Common Law Marriage in Georgia

At one time, Georgia recognized a informal type of legal union known as common law marriage. That ended on Jan 1, 1997. O.C.G.A. §19-3-1. However, if you were in a relationship prior to that date, you may be common law married. A marriage in Georgia may have occurred if a man and woman cohabited and proclaimed to the public that they are husband and wife prior to that date. There is no such thing as a common law divorce; a common law marriage must be terminated by the courts like any other marriage. Georgia does recognize common law marriages from other states where this form of marriage is still legal to enter in to such as South Carolina. However, you will need an order from that state.

Common Law Marriage in South Carolina


There are three requirements for a valid common-law marriage in Georgia:

(1) the parties must be able to contract;
(2) there must be an actual contract; and
(3) there must be consummation according to law (O.C.G.A. §19-3-1).

These same requirements are applicable to ceremonial Georgia marriages, but apply a little differently in common law marriages. To be able to contract, both parties must be of sound mind, at least 18 years old, not related within a certain degree, and have no prior unresolved marriage. An actual contract is established in a common law marriage when the parties have a mutual agreement to be husband and wife and hold themselves out to the world as husband and wife. Consummation in a common law marriage is established by the continuous cohabitation of the parties. There is no required period of time that the parties have to live together, but the longer the cohabitation, the stronger the presumption that a Georgia common law marriage exists.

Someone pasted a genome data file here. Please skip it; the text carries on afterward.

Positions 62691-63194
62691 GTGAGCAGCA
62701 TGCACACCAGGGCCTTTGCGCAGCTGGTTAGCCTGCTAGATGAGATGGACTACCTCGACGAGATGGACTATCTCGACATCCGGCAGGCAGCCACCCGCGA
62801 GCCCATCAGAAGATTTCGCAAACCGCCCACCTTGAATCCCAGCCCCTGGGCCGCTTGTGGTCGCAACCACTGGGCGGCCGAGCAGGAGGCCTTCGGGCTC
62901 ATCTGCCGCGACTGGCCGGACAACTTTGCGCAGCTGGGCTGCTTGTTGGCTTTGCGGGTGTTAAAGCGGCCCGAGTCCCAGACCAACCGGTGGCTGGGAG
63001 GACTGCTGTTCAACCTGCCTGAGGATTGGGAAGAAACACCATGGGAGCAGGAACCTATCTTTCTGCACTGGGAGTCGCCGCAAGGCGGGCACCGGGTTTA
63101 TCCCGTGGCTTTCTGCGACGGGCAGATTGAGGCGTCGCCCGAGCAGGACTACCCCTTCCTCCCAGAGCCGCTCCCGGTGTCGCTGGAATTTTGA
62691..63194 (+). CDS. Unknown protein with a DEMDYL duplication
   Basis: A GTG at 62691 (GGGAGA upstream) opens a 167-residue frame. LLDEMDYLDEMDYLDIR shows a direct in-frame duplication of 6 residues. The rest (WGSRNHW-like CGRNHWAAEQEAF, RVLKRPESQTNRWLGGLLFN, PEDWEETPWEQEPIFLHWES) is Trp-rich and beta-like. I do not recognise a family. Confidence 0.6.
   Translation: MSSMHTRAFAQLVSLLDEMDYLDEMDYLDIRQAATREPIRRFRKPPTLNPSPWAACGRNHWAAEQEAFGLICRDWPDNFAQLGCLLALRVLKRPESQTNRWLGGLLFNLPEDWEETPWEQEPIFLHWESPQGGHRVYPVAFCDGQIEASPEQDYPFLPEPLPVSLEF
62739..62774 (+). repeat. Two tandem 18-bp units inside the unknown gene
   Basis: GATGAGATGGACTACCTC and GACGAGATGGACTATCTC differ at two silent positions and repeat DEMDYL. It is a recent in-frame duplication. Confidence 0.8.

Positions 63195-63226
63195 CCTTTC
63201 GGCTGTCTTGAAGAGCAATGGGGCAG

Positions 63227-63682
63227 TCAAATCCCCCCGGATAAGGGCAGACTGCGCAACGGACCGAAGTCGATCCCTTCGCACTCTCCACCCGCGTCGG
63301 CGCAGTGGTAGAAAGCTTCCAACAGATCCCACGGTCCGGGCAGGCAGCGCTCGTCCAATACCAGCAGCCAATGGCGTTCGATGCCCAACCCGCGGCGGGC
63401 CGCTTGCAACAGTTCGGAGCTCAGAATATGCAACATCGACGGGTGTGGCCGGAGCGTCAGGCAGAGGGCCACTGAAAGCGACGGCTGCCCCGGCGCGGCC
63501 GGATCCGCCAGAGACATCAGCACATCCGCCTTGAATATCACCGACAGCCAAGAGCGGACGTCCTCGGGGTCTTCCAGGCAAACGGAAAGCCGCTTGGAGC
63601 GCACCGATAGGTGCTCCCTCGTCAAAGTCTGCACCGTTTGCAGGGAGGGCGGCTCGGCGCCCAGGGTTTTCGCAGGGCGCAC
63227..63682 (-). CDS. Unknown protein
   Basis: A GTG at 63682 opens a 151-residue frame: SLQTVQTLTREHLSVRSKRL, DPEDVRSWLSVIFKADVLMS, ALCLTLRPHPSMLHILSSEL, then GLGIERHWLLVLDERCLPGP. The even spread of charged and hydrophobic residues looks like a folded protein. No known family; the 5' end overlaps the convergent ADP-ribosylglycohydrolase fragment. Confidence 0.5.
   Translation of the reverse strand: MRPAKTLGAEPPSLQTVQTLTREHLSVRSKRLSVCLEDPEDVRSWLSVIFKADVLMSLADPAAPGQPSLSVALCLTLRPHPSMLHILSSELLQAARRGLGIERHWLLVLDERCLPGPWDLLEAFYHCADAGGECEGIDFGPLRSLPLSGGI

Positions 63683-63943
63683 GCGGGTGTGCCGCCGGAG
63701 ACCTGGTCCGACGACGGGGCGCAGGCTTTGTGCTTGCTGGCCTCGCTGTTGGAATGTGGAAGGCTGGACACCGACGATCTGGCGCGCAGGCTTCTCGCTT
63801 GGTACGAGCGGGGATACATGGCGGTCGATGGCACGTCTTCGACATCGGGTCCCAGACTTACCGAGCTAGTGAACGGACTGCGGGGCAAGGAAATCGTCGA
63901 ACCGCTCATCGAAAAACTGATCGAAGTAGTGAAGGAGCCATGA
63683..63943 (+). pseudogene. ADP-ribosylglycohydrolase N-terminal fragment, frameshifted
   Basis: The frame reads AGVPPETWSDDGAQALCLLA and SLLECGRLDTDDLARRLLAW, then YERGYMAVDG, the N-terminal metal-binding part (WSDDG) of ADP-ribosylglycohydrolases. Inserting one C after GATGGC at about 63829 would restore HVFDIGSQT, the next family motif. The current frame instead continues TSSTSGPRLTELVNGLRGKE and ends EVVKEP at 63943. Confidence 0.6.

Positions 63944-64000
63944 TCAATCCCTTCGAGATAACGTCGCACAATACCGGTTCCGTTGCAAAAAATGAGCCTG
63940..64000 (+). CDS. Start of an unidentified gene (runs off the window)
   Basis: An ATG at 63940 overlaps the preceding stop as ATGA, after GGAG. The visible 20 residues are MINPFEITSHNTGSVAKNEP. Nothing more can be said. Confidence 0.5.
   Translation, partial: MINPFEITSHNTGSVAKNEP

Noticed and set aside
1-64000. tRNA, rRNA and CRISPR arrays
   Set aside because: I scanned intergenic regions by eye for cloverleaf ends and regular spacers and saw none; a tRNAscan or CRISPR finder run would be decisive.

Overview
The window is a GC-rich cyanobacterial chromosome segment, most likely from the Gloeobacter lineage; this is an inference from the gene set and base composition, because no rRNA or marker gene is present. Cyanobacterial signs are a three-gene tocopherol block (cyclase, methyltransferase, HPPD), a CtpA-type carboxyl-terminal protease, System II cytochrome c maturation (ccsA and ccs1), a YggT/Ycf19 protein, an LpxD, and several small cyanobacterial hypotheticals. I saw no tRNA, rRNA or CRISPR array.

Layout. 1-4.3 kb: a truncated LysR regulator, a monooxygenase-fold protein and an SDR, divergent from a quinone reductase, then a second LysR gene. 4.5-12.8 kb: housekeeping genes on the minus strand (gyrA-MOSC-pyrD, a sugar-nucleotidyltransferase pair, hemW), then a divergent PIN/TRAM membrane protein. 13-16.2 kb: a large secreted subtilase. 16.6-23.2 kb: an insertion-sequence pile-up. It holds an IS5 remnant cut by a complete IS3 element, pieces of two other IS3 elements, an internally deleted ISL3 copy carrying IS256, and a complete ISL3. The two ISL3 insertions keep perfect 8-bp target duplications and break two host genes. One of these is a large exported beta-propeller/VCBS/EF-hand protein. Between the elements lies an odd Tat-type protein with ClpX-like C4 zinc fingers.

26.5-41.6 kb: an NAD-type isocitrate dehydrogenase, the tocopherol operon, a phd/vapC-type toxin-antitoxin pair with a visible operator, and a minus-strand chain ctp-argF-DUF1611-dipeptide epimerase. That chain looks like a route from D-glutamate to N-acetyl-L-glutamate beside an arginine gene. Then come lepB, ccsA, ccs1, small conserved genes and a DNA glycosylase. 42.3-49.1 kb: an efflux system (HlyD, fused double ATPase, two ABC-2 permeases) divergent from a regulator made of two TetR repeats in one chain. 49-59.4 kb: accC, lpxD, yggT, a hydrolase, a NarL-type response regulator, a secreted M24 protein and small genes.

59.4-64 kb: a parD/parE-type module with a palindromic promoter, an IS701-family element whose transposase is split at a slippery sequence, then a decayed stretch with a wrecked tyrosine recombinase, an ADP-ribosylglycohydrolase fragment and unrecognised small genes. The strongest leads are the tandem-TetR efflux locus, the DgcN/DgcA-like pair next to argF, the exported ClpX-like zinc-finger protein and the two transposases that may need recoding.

All of the above elements must be proven by a preponderance of the evidence to have existed prior to January 1, 1997 in order to establish a common law marriage that will be recognized by the state of Georgia. Once a common law marriage is established, the parties to that marriage are afforded the same rights as any other married couple, including the right to get a divorce.


A common law marriage can be important if the parties separate or if one of the parties dies. If you separate and you are not married, then you may not have any rights to the home or to property that has been purchased during the time that you were together. In a divorce each party is entitled to an equitable division of the martial estate. If there is no marriage, then there is no marital property. The same may be true if one party dies. A spouse has certain rights to the estate. However, if you are not a spouse, you may have no rights. It can also mean the difference between being able to collect Social Security or Military benefits. If you need assistance, contact a Georgia family law attorney to determine your rights.

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